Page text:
Fred Patten Reviews The Great American Cereal Book: How Breakfast Got Its Crunch
The Great American Cereal Book: How Breakfast Got Its Crunch
Authors: Marty Gitlin and Topher Ellis
Publisher: Abrams Image
If you can’t guess from the title, The Great American Cereal Book will tell you all that you want to know about American prepackaged breakfast cereals. Marty Gitlin is a freelance author of books about popular and topical subjects (Los Angeles Lakers, Girls Play to Win Cheerleading, The Hudson Plane Landing about the emergency airplane landing on the Hudson River on January 15, 2009). For this book he partnered with Topher Ellis, a specialty consultant on breakfast cereals, editor of the cereal trade journal Boxtop, and webmaster of Topher’s Breakfast Cereal Character Guide.
I can’t say that this 368-page history and guide will tell you “everything” about breakfast cereals, because of the frequency of “Unknown” in the data. Gitlin and Ellis got free admittance into the corporate archives of General Mills, Kellogg’s, Nabisco, Nestlé, Post, the Quaker Oats Company, Ralston, and other manufacturers of prepackaged cereals, but all too often their records simply listed the names that cereals were marketed under, not the dates when they were introduced or were discontinued.
But except for this quibble, it’s all here. There is some narrative in the 19th century history of cereals, and in the stories of marketing superstars such as Rice Krispies and Rice Krispies Treats, Wheaties, Breakfast of Champions, Cap’n Crunch, the Trix Rabbit, and a few others. But mostly this is information in tabular form for hundreds of well-remembered and forgotten brands: The name of the cereal, manufacturer, date introduced, date withdrawn from sale, contents, varieties, notable spokescharacters (mascots), slogans, and “Crunch On This” amusing or interesting factoids. The book is heavily illustrated in full color with cereal boxes, pictures of mascots, old advertisements, and other memorabilia.
Some of the information: the earliest prepackaged breakfast cereal was Dr. James Caleb Jackson’s Granula in 1863. It required a necessary overnight soaking in milk to be soft enough to eat. When John Henry Kellogg developed a ready-to-eat variant and used the same name, Jackson sued for copyright infringement, forcing Kellogg to change his cereal’s name to Granola, which is still on the market today. Post Corn Toasties began in 1904 as Elijah’s Manna, in a box showing the Biblical prophet receiving the toasted corn flakes from Heaven. Vehement protests from religious fundamentalists forced the pioneering C. W. Post to secularize and rename his cereal four years later. Lucky Charms was the first cereal to contain “marbits”, tiny shaped marshmallows; today they are a common component of cereals. Quaker Oats’ Quisp and Quake were two essentially identical cereals that were designed by Jay Ward (of Rocky and Bullwinkle fame) in 1965 to promote a humorous rivalry between their cartoon mascots on cereal boxes and in animated TV commercials. Quisp was voiced by veteran animation voice actor Daws Butler, and Quake by actor William Conrad. The campaign lasted until 1972, when Quake was discontinued and Quaker Oats proclaimed that Quisp had won.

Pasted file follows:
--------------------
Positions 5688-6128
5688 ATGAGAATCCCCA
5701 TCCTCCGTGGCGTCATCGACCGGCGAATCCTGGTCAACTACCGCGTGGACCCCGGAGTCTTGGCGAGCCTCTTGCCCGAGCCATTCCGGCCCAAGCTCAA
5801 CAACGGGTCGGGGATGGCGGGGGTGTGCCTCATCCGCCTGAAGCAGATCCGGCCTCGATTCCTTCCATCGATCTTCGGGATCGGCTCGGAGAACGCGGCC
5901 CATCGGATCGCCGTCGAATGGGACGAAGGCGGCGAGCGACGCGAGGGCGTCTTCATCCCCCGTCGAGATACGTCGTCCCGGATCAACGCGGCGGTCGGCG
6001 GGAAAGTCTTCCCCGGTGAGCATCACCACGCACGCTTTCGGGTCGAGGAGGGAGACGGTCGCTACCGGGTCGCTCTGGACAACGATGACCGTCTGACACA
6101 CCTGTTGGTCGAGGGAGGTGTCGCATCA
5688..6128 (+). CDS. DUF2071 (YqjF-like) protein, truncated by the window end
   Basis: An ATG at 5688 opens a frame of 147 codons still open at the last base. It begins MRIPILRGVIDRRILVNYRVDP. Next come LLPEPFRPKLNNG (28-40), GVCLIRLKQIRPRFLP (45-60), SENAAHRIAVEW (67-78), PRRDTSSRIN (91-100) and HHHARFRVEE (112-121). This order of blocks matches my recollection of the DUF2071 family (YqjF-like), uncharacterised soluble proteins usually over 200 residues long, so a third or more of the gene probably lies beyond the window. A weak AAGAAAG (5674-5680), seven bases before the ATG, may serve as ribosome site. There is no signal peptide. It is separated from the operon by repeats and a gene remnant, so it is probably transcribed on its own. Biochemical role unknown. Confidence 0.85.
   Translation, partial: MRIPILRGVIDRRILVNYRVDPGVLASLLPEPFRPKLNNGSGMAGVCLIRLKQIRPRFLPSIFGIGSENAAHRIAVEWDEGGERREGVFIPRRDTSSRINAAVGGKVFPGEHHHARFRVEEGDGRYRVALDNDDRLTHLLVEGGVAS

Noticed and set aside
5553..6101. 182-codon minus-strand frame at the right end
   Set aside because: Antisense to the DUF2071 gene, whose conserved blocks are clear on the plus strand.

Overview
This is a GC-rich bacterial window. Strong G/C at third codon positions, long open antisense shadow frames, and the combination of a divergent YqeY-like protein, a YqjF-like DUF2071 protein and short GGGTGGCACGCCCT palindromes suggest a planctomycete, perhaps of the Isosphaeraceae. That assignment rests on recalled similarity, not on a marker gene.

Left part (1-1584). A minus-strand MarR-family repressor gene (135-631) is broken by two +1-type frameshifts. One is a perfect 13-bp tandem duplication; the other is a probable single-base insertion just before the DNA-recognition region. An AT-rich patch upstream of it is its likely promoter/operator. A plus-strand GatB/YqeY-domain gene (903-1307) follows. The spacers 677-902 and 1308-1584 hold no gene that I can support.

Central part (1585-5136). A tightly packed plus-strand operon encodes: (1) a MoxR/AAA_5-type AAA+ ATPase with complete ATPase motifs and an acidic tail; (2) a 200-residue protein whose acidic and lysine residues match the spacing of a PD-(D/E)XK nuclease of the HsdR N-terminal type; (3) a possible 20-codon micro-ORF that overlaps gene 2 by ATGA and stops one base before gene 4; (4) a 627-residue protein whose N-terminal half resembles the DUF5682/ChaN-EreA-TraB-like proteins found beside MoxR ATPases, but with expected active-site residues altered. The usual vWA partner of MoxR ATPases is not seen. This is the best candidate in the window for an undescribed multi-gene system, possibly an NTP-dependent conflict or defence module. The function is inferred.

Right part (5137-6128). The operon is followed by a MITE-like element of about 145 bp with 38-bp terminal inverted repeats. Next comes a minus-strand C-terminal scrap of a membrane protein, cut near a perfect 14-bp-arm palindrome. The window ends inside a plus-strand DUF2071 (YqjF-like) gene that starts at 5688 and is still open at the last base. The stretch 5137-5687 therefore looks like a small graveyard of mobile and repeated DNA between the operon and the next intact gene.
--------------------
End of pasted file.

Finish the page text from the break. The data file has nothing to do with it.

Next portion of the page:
In 1937 Post licensed the right to promote agent Melvin Purvis of the FBI in its Toasties. Purvis’ photo-portrait appeared in ads for a Junior G-Man kit that children could send in for. Five cereals are 100 years old or older; four are between 80 and 100 years; six are between 60 and 80 years; and eleven are more than 50 years old. Contrariwise, older cereal brands such as Cheerios were intended for permanence, while starting in 1980 cereal manufacturers began working with toy manufacturers, movie and TV and game promoters to design new cereals (or at least their boxes) to appear on market shelves for only as long as the tie-in maintained its popularity. Among these cereals have been Batman, Teenage Mutant Ninja Turtles, Pokémon, Breakfast With Barbie, Jurassic Park Crunch, Tiny Toon Adventures Corn, Oats & Rice Cereal, Buzz Blasts (starring Buzz Lightyear of Toy Story), C3-PO’s, Cabbage Patch Kids Corn and Wheat Cereal, Cinnamon Marshmallow Scooby-Doo, Cröonchy Stars (starring the Swedish Chef from Jim Henson’s Muppets), Disney’s Princess Fairytale Flakes, Dr. Seuss’ The Cat in the Hat, Mr. T, Pirates of the Caribbean, and many, many more. Many cereal brands have been improbably named, such as Force Flakes (the first cereal to have a cartoon mascot, Sunny Jim, created by W. W. Denslow in 1901), Oatbake, Tryabita, Sir Grapefellow and Baron Von Redberry (two cartoon World War I aerial aces; General Mills’ answer to Quaker Oats’ Quisp and Quake), Sugaroos, Mr. Waffles, Kaboom, Prince of Thieves (at the time of the movie Robin Hood, Prince of Thieves), Nerds, Directoyu, and Wackies. The book closes with a list of fictional cereals; imaginary cereal names that have become well-known through appearing in popular comic strips, TV cartoons, and movies. (Yes, Saki’s Filboid Studge [1911; page 353] is acknowledged, although it’s not listed in the index.)
The Great American Cereal Book (which is packaged to look like a cereal box) is another labor of love that took years to research and compile by its obsessed authors, who doubtlessly enjoyed every minute of it. It will be in demand from nostalgia and pop-culture fans, as well as those who are really interested in information about popular cereal brands or where the famous cereal mascots like Toucan Sam and Tony the Tiger came from.
Disclosure: A free copy of this book was furnished by the publisher for review, but providing a copy did not guarantee a review. This information is provided per the regulations of the Federal Trade Commission.